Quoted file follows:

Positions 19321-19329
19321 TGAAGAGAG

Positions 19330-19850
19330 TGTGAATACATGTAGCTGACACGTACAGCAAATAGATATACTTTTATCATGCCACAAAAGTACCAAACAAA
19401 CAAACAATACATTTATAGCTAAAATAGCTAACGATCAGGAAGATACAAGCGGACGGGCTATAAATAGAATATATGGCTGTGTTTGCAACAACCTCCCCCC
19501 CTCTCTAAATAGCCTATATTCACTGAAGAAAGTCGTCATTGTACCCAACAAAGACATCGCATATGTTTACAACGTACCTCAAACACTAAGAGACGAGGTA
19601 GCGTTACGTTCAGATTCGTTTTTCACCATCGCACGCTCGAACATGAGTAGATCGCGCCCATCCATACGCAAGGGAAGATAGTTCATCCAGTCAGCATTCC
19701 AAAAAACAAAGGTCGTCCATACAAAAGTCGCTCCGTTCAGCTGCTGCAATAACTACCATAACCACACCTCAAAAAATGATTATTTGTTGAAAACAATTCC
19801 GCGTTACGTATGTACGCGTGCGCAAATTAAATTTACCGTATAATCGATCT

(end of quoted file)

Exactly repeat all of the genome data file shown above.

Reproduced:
Positions 19321-19329
19321 TGAAGAGAG

Positions 19330-19850
19330 TGTGAATACATGTAGCTGACACGTACAGCAAATAGATATACTTTTATCATGCCACAAAAGTACCAAACAAA
19401 CAAACAATACATTTATAGCTAAAATAGCTAACGATCAGGAAGATACAAGCGGACGGGCTATAAATAGAATATATGGCTGTGTTTGCAACAACCTCCCCCC
19501 CTCTCTAAATAGCCTATATTCACTGAAGAAAGTCGTCATTGTACCCAACAAAGACATCGCATATGTTTACAACGTACCTCAAACACTAAGAGACGAGGTA
19601 GCGTTACGTTCAGATTCGTTTTTCACCATCGCACGCTCGAACATGAGTAGATCGCGCCCATCCATACGCAAGGGAAGATAGTTCATCCAGTCAGCATTCC
19701 AAAAAACAAAGGTCGTCCATACAAAAGTCGCTCCGTTCAGCTGCTGCAATAACTACCATAACCACACCTCAAAAAATGATTATTTGTTGAAAACAATTCC
19801 GCGTTACGTATGTACGCGTGCGCAAATTAAATTTACCGTATAATCGATCT